A dirty job

0 CommentsPrint E-mail China.org.cn, June 13, 2011
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Jin Banghong at work. [File photo] 

One day in April, in Wuhan, Hubei Province, a 53-year-old man was standing in a septic tank with dirty water up to his waist, using a stick and a spoon to clean out drains clogged up with feces. It took the man more than two hours to dredge the drains. When he finished, he was dirty and stinky.

This was the daily work of Jin Banghong, a sewage cleaner in Wuhan's Hanyang District.

"It will be inconvenient if drains are clogged," Jin said. "I won't be relieved until the clogged drains are cleaned out."

Drains in downtown Wuhan are old and narrow, making high-tech cleaning devices useless. Jin's team offers dredging service 24 hours a day. When the weather is fine, they will receive about 10 calls a day. When it rains, they have to work on and on without any breaks.

Last June, a heavy rain hit Wuhan. In one community, there was a pool of water about 1 meter deep. Although Jin put on a diving suit, gas mask and safety helmet when he went down the drain, his eyes watered and he developed a rash on his skin afterwards.

"When there is heavy rain, he will do all the work by himself," said one of Jin's colleagues. "He is afraid that inexperienced young workers will encounter dangers down there."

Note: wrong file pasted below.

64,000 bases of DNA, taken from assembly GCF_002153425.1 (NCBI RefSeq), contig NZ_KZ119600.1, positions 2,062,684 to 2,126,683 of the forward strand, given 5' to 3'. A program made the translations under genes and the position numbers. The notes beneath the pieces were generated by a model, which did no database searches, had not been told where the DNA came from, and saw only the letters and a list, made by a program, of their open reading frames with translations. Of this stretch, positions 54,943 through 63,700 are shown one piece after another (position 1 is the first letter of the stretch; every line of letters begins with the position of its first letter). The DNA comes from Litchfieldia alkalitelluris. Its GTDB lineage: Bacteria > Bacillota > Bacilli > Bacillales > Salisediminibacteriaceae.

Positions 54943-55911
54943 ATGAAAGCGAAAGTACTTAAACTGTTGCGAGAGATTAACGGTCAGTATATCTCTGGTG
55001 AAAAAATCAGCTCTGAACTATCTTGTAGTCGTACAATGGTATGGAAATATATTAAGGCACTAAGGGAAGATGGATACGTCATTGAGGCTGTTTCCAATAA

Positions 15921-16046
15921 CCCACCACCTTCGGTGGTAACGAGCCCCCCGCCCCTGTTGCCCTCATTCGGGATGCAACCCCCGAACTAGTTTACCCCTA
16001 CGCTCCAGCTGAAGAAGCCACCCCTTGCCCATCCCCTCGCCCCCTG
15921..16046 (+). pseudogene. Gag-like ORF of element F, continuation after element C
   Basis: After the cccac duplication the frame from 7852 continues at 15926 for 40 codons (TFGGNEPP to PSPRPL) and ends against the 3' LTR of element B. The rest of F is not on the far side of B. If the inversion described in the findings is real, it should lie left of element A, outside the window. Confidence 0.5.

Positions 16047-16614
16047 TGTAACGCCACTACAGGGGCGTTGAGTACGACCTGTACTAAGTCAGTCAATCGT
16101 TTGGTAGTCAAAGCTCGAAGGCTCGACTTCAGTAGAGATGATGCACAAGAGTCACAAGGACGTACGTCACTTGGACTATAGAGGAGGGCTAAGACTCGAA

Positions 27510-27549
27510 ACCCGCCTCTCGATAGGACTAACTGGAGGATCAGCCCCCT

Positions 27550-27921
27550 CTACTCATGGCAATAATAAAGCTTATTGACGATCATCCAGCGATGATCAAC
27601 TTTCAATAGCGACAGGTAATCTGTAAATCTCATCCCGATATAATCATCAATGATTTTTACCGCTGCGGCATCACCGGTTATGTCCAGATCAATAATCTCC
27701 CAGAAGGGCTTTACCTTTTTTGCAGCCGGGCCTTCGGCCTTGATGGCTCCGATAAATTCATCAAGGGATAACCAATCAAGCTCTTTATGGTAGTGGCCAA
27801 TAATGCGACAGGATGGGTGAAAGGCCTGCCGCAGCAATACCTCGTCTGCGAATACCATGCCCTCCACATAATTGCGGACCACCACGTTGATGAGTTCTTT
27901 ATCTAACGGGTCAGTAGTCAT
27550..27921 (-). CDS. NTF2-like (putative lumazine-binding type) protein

Dredging drains needs both hard work and a clever mind. Jin pays great attention to his work methods. With more than 30 years of experience, he knows every drain in Hanyang and has invented more than 20 dredging tools.

Once, in 2007, authorities tried using a dredging robot but it went missing in the drains. Jin was called to help locate it. He studied the landscape and soon figured out where it probably was. He then took some bamboo sticks and retrieved the robot.

For local residents, Jin is more helpful than the robot because he has a map in his mind of all the drains in Hanyang that extend hundreds of kilometers, they say.

"It's common for people to neglect sewage treatment, but once the drains are clogged, life turns very inconvenient," Jin said. "If we spend more time studying draining techniques, we can help them get back to normal life faster."

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